Surfing depends on the science of hydrodynamics. Hydrodynamics is the study of water in motion. Oceanographers, ship captains, and engineers must all be familiar with hydrodynamics.
Surfers seek out strong waves called swells. Swells are stable waves that form far away from the beach. Swells are formed by storm systems or other wind patterns.
Two things determine the strength of a swell. First, swells are influenced by the strength of the winds that form them. Swells can help predict how strong a storm is as it approaches land. Most storm systems that form far out to sea never reach land with much strength. Sometimes, however, they do. These storms arrive as hurricanes or typhoons. Hours before a hurricane approaches shore, large and frequent swells signal its arrival. Surfers have been known to ignore hurricane warnings and stay out on stormy beaches because the swells are so frequent and strong.
The second feature that influences swell strength is the wind’s fetch. Fetch is a geographic term that describes the amount of open water over which a wind has blown. The length of fetch is why ocean swells are usually much stronger than lake swells. In the open ocean, a wave's fetch can be thousands of kilometers.
Weather forecasting can predict both elements of swells—offshore storm systems and the length of a wind’s fetch. Surfers consult these surf zone forecasts and can chase swells all over the world.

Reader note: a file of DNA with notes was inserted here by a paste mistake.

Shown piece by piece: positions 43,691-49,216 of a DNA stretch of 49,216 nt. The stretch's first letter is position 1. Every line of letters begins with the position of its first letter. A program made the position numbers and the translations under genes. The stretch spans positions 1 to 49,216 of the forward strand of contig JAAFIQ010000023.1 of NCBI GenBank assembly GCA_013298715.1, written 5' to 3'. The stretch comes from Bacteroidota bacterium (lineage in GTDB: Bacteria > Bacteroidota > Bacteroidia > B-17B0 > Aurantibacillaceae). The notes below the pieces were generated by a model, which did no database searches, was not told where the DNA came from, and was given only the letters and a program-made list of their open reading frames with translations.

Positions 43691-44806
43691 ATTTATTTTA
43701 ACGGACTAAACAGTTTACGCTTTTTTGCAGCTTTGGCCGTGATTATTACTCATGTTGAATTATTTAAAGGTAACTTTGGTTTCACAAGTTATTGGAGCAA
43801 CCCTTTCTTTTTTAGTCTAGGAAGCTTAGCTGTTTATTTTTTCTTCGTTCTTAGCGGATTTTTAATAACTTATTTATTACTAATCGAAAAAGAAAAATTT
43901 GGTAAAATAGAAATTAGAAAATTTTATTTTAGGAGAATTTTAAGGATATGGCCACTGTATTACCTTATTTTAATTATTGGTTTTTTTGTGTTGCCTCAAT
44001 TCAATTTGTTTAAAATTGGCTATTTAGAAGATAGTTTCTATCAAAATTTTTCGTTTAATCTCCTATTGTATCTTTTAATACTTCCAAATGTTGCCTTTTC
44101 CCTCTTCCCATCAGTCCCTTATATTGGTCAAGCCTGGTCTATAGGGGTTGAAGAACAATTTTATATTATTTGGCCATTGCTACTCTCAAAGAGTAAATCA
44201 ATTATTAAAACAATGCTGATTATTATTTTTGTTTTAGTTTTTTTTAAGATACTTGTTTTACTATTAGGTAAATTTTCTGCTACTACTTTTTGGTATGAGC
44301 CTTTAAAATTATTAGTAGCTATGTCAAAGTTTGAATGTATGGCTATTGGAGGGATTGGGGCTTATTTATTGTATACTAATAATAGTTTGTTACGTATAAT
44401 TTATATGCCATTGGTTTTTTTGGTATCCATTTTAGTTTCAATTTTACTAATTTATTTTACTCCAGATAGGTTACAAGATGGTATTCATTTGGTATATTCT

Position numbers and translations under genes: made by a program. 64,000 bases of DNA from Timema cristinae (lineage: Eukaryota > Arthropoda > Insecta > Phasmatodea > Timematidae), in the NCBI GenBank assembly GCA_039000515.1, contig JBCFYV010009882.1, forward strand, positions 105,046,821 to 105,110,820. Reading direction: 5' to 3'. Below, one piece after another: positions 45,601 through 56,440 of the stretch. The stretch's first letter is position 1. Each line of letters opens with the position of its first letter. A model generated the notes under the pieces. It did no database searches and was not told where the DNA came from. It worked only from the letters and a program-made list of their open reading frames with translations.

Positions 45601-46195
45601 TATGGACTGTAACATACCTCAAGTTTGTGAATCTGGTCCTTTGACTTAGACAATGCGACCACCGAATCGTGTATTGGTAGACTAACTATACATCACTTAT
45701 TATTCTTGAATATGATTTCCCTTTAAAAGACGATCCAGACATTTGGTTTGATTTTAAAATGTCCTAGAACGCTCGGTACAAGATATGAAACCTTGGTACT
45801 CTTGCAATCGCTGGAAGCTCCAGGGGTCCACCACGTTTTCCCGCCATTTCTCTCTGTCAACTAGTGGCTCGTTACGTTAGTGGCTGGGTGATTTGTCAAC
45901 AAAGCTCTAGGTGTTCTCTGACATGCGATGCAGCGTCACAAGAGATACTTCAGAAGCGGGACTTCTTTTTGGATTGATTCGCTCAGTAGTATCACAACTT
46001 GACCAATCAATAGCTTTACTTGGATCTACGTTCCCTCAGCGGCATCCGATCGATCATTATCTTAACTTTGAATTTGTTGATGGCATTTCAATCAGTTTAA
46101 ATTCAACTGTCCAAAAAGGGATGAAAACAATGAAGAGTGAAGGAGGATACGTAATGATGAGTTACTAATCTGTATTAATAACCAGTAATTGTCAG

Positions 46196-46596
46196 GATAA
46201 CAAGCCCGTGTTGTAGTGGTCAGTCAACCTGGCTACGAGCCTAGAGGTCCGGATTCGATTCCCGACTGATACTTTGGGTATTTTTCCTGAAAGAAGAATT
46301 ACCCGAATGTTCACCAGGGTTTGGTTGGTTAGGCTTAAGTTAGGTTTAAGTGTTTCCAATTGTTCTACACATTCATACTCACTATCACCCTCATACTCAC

Not all waves are swells, however. Most are smaller, more unpredictable waves, called wind waves. Swells are a type of wind wave (they are caused by wind), but the term usually refers to waves caused by wind with a shorter fetch. Wind waves have more chop than swells. Chop is the amount of short, irregular shifts in wave formation. Choppy water can be dangerous for surfers because the direction and strength of waves change from minute to minute.
Breaking Waves Both wind waves and swells must break (crash) for them to be of use to surfers. A calm day with no wind may be perfect for beachgoers, but makes for lousy surfing weather. Surfers need a reliable set of breaking waves, which requires moderate offshore wind.
The most significant factor in how a wave develops is the underwater topography. Topography is the surface features of an area. Waves can be weakened or strengthened by topographical features of the seabed.
Surf breaks are permanent features that cause waves to break in a predictable way. Reefs, sandbars, and large underwater boulders are examples of common surf breaks. Ocean trenches and submarine canyons can also determine how a wave breaks. Surfers must account for the presence of sea life, such as a kelp forest, a dense cluster of large seaweed. Seaweed can slow a breaking wave.